Michael Krivor
Michael Krivor
Michael Krivor
Serapis Project
Crew Impressions

30 November 2008
Kelly Bumpass

The recording of the site went very well, especially under the rather challenging logistical and diving conditions. Water visibility was almost always 20-30 meters, warm, and other than the occasional lionfish and hundreds of sea urchins on the wreck, the environment was almost constantly benign. A number of large cannon, hundreds of brick and lead bars apparently acted as ballast aboard the vessel. A large table in one of the bungalows made a great drafting table and the sketches divers made on Mylar slates were drawn onto the site map daily. This allowed for constant control over the measurements and produced running check lists regarding any questions and possible overlooked points. The crew was tasked daily with certain responsibilities and all tasks were completed, most as scheduled. This was really a terrific site to work, the crew was hardworking and extremely competent. The recording was completed with little difficulty and we look forward to coming back and examining the site further. What was found and recorded offered more archaeological evidence that we may have found the wreck we were looking for and we are certainly planning a return. Wood samples and hopefully some wooden structural timbers will be found that will tell us more about the site.

Whole Brick found throughout the site.

Whole Brick found throughout the site.

Jason Burns

What did we accomplish? We identified a likely candidate for the ship we are looking for, the Serapis. The clues, including the cannon, anchor, copper hull sheathing, and artifacts point to the direction of the ship. As archaeologists, we can't pin a name on a site until we have positive proof. We will keep conducting archival research, field work and remote sensing to hopefully one day identify this site and others here in Madagascar. This is only the beginning of the story, stay tuned for further research.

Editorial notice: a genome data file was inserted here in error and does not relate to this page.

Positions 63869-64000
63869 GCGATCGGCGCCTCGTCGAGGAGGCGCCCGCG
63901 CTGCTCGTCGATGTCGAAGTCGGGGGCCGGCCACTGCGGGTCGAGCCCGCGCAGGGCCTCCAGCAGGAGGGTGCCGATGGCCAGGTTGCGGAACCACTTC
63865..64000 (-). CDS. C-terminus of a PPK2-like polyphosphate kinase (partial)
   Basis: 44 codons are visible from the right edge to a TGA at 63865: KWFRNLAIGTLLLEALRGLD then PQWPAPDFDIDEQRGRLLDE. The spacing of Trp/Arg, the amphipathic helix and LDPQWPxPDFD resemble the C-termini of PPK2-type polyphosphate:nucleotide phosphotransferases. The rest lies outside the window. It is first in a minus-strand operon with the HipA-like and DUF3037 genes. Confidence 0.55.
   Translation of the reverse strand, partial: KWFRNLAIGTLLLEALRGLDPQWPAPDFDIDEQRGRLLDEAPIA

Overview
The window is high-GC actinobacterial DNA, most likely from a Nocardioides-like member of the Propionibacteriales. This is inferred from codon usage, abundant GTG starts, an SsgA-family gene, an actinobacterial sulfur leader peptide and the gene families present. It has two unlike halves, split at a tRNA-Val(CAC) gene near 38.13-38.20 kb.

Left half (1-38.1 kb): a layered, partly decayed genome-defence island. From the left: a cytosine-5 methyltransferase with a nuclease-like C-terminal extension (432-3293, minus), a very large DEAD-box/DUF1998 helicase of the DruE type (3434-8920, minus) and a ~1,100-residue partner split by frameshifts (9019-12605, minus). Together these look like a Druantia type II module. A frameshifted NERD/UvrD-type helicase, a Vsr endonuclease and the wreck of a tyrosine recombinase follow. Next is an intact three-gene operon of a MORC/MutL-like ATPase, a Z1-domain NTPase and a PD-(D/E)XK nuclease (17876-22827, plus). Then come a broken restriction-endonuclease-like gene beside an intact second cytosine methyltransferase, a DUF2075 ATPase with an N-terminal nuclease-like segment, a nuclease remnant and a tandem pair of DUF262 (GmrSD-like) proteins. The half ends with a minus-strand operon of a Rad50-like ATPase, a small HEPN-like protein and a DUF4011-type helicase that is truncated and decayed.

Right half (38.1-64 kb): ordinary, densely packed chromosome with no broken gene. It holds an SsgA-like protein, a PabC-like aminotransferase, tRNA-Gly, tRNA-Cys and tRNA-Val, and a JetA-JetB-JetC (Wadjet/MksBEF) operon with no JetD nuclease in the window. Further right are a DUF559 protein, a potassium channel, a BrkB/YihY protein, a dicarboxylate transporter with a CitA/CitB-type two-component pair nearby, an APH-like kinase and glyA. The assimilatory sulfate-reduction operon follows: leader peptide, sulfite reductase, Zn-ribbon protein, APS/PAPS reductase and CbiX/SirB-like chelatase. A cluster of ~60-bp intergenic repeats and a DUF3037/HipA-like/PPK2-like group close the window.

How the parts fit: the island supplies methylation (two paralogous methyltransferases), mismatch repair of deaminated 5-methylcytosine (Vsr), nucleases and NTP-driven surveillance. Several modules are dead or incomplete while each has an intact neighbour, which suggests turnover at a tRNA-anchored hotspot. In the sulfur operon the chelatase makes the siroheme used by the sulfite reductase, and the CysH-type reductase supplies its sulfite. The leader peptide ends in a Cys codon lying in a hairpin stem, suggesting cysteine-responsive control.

Norine Carroll

To say it is an honor to be in Isle Ste. Marie, Madagascar trying to locate the Serapis is an understatement. To have been a part of both the 2004 and the 2008 Serapis Project archaeological team is literally, a dream. This season has proven to more successful than we imagined considering the many factors that come into play when conducting an underwater archaeological project in deep water in a remote region of the world.

It seems as if it were only a day ago that we were trying to figure out how we would even be able to accomplish an overall site plan, and I sit with the completed site plan before me now. This is an impressive shipwreck site that has the great potential to be that of the Serapis, but there is still much work to be done! Our limited bottom time has been frustrating, as this is an multifaceted shipwreck site, and we have not barely even scratched the surface.

Our accomplishments this season would not have been possible without the hard work and individual strengths of the crew members, the international team of residents who reside in Isle. Ste Marie, and of course the wonderful Malagasy people. It is not hard to understand why this ship and many others for hundreds of years chose this beautiful harbor to set anchor to rest. This project is technically about locating and recording the Serapis, but it is really about something much more.


Please feel free to contact us at mua@keimaps.com with any comments, questions, or suggestions during the weeks to come.

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